IMMULITE 2000/2000 XPi TSI Assay

IMMULITE 2000/2000 XPi TSI Assay
 
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Graves’ disease (GD) is an autoimmune disorder caused by the presence of thyroid stimulating immunoglobulins (TSI) that bind to the TSH receptor on the thyroid cells and stimulate the uncontrolled production of thyroid hormones. Detecting the presence of TSI in the blood is a powerful diagnostic tool for the differential diagnosis of GD.


TSI measurements are also used to monitor the response to GD therapy and prediction of remission or relapse, confirming Graves’ ophthalmopathy, and for predicting neonatal thyroid hyperthyroidism.1,2 Incorporating the TSI assay into existing diagnostic algorithms has been shown to reduce overall direct costs of GD diagnosis by up to 43%, with the net cost of avoiding misdiagnosis reduced by up to 85%.3

The IMMULITE® 2000/2000 XPi TSI assay is the first automated and quantitative TSI assay available today. TSH receptor antibody (TRAb) assays detect both thyroid blocking and stimulating antibodies. However, blocking antibodies inhibit TSH stimulation of thyroid cells and lead to hypothyroidism. The IMMULITE 2000/2000 XPi TSI assay detects thyroid stimulating antibodies, the specific cause of GD pathology, with a clinical sensitivity and specificity of 98.6% and 98.5% respectively. With a 65-minute total assay time and ready-to-use, stable reagents, the use of this assay can make the differential diagnosis of GD faster and easier, allowing patients to be diagnosed and treated sooner.
 

Assay Specifications

IMMULITE 2000 TSI Assay

Sample Type
Serum, Plasma (Li Heparin, EDTA)
Sample Volume
50 µL
Assay Range

0.10 – 40 IU/L

Limit of Quantitation

0.10 IU/L

Calibration Interval4 weeks
Onboard Stability
90 days
Time to First Result
65 minutes
Clinical Sensitivity

98.3%

Clinical Specificity

99.7%

Traceable to the WHO 2nd International Standard NIBSC 08/204

Understanding Graves' Disease

Graves’ disease is an autoimmune disorder that leads to overactivity of the thyroid gland – hyperthyroidism. It is caused by an abnormal immune system response that causes the thyroid gland to produce too much thyroid hormone. The thyroid gland is a butterfly-shaped organ that lies flat against the windpipe in the throat. It produces the hormones thyroxine (T4) and triiodothyronine (T3) and plays an important role in controlling the body's metabolism.4

What are the symptoms of Graves’ disease?5
People with Graves’ disease may have common symptoms of hyperthyroidism such as

  • nervousness or irritability
  • fatigue or muscle weakness
  • heat intolerance
  • trouble sleeping
  • hand tremors
  • rapid and irregular heartbeat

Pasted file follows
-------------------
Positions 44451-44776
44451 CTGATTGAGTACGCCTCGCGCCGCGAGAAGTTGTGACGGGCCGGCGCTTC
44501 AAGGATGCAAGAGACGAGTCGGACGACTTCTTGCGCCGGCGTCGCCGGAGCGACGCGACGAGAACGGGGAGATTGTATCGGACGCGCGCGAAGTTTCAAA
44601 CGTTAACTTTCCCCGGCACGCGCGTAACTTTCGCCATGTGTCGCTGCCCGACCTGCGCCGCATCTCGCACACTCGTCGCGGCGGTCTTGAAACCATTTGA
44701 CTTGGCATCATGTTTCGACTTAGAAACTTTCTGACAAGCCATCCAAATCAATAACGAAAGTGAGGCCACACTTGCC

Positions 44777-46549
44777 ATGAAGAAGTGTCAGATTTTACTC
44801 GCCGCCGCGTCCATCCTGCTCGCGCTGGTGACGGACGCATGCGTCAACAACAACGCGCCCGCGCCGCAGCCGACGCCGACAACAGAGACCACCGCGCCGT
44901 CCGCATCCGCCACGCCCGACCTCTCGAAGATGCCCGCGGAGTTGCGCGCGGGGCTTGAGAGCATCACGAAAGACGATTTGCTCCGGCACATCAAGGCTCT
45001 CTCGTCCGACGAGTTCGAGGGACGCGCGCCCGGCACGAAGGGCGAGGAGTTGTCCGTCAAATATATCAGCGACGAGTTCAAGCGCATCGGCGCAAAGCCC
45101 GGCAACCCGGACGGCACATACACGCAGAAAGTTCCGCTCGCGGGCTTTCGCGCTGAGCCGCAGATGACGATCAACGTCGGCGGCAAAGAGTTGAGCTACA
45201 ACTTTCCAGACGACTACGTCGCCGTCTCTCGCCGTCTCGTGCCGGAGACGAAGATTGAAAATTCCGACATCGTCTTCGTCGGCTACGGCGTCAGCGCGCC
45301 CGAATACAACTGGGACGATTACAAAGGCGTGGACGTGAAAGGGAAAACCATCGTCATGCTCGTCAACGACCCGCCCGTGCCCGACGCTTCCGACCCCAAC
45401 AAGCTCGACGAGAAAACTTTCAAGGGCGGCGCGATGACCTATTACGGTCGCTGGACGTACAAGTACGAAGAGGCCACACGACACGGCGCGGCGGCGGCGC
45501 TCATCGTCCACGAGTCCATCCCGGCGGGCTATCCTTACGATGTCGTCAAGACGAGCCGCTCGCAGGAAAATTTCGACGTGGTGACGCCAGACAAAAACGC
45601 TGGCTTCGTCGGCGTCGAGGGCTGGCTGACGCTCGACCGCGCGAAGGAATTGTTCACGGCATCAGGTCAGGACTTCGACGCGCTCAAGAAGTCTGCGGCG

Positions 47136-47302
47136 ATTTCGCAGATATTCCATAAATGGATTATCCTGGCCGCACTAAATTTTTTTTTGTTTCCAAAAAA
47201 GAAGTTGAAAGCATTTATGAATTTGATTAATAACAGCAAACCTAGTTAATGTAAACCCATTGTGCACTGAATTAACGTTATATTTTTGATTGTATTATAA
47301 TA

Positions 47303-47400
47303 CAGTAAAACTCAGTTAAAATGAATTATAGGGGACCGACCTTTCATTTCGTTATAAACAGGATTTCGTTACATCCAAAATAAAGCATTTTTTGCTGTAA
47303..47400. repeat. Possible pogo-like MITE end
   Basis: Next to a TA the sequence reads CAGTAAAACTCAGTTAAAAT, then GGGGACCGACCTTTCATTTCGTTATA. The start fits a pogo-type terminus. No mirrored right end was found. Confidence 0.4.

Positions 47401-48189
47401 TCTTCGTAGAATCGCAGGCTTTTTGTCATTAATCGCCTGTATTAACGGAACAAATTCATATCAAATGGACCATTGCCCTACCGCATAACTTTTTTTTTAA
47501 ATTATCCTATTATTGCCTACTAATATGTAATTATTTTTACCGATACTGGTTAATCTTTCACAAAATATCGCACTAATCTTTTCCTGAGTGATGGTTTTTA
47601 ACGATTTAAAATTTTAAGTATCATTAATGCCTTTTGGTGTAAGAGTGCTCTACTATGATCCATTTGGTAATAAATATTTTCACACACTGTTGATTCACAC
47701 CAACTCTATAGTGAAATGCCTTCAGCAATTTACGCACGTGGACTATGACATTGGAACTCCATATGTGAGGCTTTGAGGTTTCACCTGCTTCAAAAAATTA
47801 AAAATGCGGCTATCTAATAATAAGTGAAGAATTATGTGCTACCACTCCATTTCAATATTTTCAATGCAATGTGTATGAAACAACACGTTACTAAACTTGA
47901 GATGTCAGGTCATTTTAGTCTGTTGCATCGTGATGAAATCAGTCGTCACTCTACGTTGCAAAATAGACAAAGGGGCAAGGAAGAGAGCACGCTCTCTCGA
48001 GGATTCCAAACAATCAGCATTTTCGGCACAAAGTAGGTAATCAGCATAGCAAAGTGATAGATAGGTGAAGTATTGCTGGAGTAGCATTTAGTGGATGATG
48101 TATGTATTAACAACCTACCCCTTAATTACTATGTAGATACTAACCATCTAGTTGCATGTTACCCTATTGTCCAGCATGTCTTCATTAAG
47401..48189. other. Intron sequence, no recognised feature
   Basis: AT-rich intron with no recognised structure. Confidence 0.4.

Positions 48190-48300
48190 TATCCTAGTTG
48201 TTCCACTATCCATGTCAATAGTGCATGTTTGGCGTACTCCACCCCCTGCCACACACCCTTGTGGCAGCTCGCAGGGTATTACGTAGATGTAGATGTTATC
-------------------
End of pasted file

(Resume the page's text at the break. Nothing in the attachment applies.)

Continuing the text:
• frequent bowel movements or diarrhea
  • weight loss
  • goiter, which is an enlarged thyroid that may cause the neck to look swollen and can interfere with normal breathing and swallowing


In addition, the eyes of people with Graves’ disease may appear enlarged because their eyelids are retracted—seem pulled back into the eye sockets—and their eyes bulge out from the eye sockets. This condition is called Graves’ ophthalmopathy.5

Who is likely to develop Graves’ disease?

Graves’ disease usually occurs in people younger than age 40 and is seven to eight times more common in women than men.5 Women are most often affected between ages 30 and 60.5
According to the National Women's Health Information Center, Graves’ disease affects about 2% of women at some time in their lives.
 

Factors such as age, sex, heredity, and emotional and environmental stress are likely involved in Graves’ disease. And a person’s chance of developing Graves’ disease increases if other family members have the disease. Researchers have not been able to find a specific gene that causes the disease to be passed from parent to child. While scientists know some people inherit an immune system that can make antibodies against healthy cells, predicting who will be affected is difficult. 5

Laboratory Testing
Laboratory testing is essential to verify the diagnosis, help estimate the severity of, monitoring, and assisting in planning therapy for Graves’ disease patients.
To detect thyroid dysfunction, testing may begin with:

  • TSH — typically low in Graves’ disease
  • Total or free T4 — usually elevated
  • Total or free T3 — often elevated

The above tests may also be ordered periodically to monitor thyroid function and hormone production.

Laboratory tests used to help diagnose Graves’ disease and distinguish it from other autoimmune conditions may include one or more tests used to detect the presence of thyroid antibodies:4

  • Thyroid stimulating immunoglobulin (TSI) — the presence of this antibody is diagnostic for Graves’ disease.
  • Thyroid stimulating hormone receptor antibody (TRAb) — less specific than TSI
  • Anti-thyroid peroxidase antibody (anti-TPO) — this autoantibody is found in most people with Graves’ disease, as well as in Hashimoto thyroiditis.
     

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1Gupta, Manjula K. Thyrotropin-receptor antibodies in thyroid diseases: advances in detection techniques and clinical applications. Clinica Chimica Acta. 2000;293:1-29

2M.R. Bjorgaas, H. Farstad, S.C. Christiansen, H-G.K. Blaas. Impact of thyrotrophin receptor antibody levels on fetal development in two successive pregnancies in a woman with Graves’ disease. Horm, res. Paediatr. 79:39-43, 2012.

3McKee A., Peyerl, F. TSI assay utilization: impact on costs of Graves’ hyperthyroidism diagnosis. AJMC. 2012; 18(1):1-15.

4http://labtestsonline.org/understanding/conditions/graves/

5http://www.endocrine.niddk.nih.gov/pubs/graves/

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